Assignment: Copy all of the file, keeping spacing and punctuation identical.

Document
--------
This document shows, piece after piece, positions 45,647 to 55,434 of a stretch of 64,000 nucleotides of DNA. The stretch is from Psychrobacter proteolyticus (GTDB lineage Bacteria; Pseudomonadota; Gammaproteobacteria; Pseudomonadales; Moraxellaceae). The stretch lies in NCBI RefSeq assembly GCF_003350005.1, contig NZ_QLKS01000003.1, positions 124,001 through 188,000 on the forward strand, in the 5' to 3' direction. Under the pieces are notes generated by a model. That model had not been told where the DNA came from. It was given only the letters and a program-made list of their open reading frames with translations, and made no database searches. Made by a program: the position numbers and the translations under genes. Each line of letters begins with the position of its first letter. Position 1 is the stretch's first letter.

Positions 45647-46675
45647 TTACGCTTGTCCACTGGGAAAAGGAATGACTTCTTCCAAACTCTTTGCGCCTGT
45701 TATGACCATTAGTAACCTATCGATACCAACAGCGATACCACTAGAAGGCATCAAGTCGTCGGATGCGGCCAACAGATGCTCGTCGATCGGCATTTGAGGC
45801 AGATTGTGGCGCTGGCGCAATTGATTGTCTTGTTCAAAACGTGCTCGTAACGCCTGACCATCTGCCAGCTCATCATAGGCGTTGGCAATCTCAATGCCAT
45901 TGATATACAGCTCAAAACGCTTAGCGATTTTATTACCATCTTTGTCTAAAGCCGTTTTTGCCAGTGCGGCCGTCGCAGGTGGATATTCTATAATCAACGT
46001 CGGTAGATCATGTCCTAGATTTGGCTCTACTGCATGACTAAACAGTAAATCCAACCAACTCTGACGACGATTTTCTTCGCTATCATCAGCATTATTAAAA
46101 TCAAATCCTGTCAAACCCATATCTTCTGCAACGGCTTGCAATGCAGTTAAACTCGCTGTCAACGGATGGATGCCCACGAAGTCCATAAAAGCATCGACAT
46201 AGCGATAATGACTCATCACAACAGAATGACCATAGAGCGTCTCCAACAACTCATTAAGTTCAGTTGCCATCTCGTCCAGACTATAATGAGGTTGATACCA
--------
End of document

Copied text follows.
This document shows, piece after piece, positions 45,647 to 55,434 of a stretch of 64,000 nucleotides of DNA. The stretch is from Psychrobacter proteolyticus (GTDB lineage Bacteria; Pseudomonadota; Gammaproteobacteria; Pseudomonadales; Moraxellaceae). The stretch lies in NCBI RefSeq assembly GCF_003350005.1, contig NZ_QLKS01000003.1, positions 124,001 through 188,000 on the forward strand, in the 5' to 3' direction. Under the pieces are notes generated by a model. That model had not been told where the DNA came from. It was given only the letters and a program-made list of their open reading frames with translations, and made no database searches. Made by a program: the position numbers and the translations under genes. Each line of letters begins with the position of its first letter. Position 1 is the stretch's first letter.

Positions 45647-46675
45647 TTACGCTTGTCCACTGGGAAAAGGAATGACTTCTTCCAAACTCTTTGCGCCTGT
45701 TATGACCATTAGTAACCTATCGATACCAACAGCGATACCACTAGAAGGCATCAAGTCGTCGGATGCGGCCAACAGATGCTCGTCGATCGGCATTTGAGGC
45801 AGATTGTGGCGCTGGCGCAATTGATTGTCTTGTTCAAAACGTGCTCGTAACGCCTGACCATCTGCCAGCTCATCATAGGCGTTGGCAATCTCAATGCCAT
45901 TGATATACAGCTCAAAACGCTTAGCGATTTTATTACCATCTTTGTCTAAAGCCGTTTTTGCCAGTGCGGCCGTCGCAGGTGGATATTCTATAATCAACGT
46001 CGGTAGATCATGTCCTAGATTTGGCTCTACTGCATGACTAAACAGTAAATCCAACCAACTCTGACGACGATTTTCTTCGCTATCATCAGCATTATTAAAA
46101 TCAAATCCTGTCAAACCCATATCTTCTGCAACGGCTTGCAATGCAGTTAAACTCGCTGTCAACGGATGGATGCCCACGAAGTCCATAAAAGCATCGACAT
46201 AGCGATAATGACTCATCACAACAGAATGACCATAGAGCGTCTCCAACAACTCATTAAGTTCAGTTGCCATCTCGTCCAGACTATAATGAGGTTGATACCA